When Bug was about 18 months old I thought the terrible twos kicked in. Some moms told me the twos are easy compared to the threes...it's just that no one talks about that.
Here we are snugly in the world of three and I now fully understand what those moms meant. Two had is moments but three seems to have its days
Bug can't spend a whole day in time out. Well, actually, he could for the number of times he doesn't listen but that's not effective. It seems Bug has become his very own little version of Dr. Jekyll and Mr. Hyde. I don't recall the details of the story so I don't remember if Jekyll had warning when Hyde would appear. In our play, which is showing daily nonstop, Mr. Hyde shows up at any time without warning. It might be worth a ticket if any of you miss these days or want to see a meltdown--mine or Bug's--it's often a surprise.
Here's a for instance...we went to the Natural History Museum over the weekend so Bug could see the dinosaurs. We didn't expect to be there long--just long enough for Bug to see a few things, feel like it was an adventure and leave. He had fun...remembered Curious George and Caillou go to the 'zeum, too, and thought it was great. Without prompting, he said hello to several security guards and told them to have a nice day.
As we were leaving, he lost it. Why? Not because he didn't want to go outside and see the snow that was coming down but because we left through the doors marked "EXIT" and not the same doors that we used to enter the museum. (Have I mentioned Bug likes order? He came in THOSE doors so he wants to leave through THOSE doors. That wasn't possible in this case because there are metal detectors and the security guards directed us to the other doors--you know, the ones marked EXIT.)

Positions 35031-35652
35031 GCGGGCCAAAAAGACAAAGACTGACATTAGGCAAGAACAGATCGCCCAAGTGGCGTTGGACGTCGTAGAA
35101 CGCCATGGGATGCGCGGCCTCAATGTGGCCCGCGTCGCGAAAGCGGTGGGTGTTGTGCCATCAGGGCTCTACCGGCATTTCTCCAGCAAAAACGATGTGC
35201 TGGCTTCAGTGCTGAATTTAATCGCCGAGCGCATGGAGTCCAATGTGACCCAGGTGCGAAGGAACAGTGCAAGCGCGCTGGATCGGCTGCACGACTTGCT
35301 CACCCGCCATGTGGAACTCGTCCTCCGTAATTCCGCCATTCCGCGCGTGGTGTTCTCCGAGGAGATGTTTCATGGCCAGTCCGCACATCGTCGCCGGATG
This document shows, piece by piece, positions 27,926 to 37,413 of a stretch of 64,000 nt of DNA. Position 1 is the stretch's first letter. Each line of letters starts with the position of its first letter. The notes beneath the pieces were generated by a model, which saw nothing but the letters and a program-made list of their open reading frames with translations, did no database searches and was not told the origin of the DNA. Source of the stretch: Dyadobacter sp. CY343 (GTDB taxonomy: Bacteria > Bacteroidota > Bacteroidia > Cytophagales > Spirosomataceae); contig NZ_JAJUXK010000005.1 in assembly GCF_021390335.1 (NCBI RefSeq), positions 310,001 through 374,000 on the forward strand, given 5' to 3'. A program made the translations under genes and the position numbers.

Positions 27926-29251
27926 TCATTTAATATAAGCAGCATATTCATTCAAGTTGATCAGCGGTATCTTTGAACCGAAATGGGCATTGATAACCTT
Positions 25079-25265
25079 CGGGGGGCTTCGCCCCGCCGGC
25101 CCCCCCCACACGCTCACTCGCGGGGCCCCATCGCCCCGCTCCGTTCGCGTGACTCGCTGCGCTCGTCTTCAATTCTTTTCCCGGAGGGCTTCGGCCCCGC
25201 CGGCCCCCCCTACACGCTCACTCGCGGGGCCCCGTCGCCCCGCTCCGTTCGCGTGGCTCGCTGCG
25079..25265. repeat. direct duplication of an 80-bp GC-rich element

He screamed on the walk back to the car, which seemed much longer than only a block with the high-pitched vocals (side note: terrific parking spot on a Saturday in downtown DC! Woo hoo!). Many parents gave me smiles hiding their thoughts of "thank God it's not my kid this time."
I know people (parents and children) survive the threes. I've gone to Hallmark stores and seen the cards that say, "Touchdown, Home Run, Score...happy birthday, you're FOUR" and I've seen plenty of four-year-old kids and even older kids and realize they all were three once.
A week or so ago I have proof that Bug listened to something I said. I was in the kitchen and heard Donnie enter the TV room after Bug had confiscated the remote and screwed up the TV. Donnie said, "Dammit." Bug's response in his most serious tone, "Don't say dammit, Daddy. Mommy says that's not nice." A short-lived victory for the etiquette patrol.
Tell me about the days that are to come. You know...the ones about the fantastic fours, fabulous fives, super sixes, sensational sevens, etc. Just don't talk to me about the teen years. I can't think about those yet.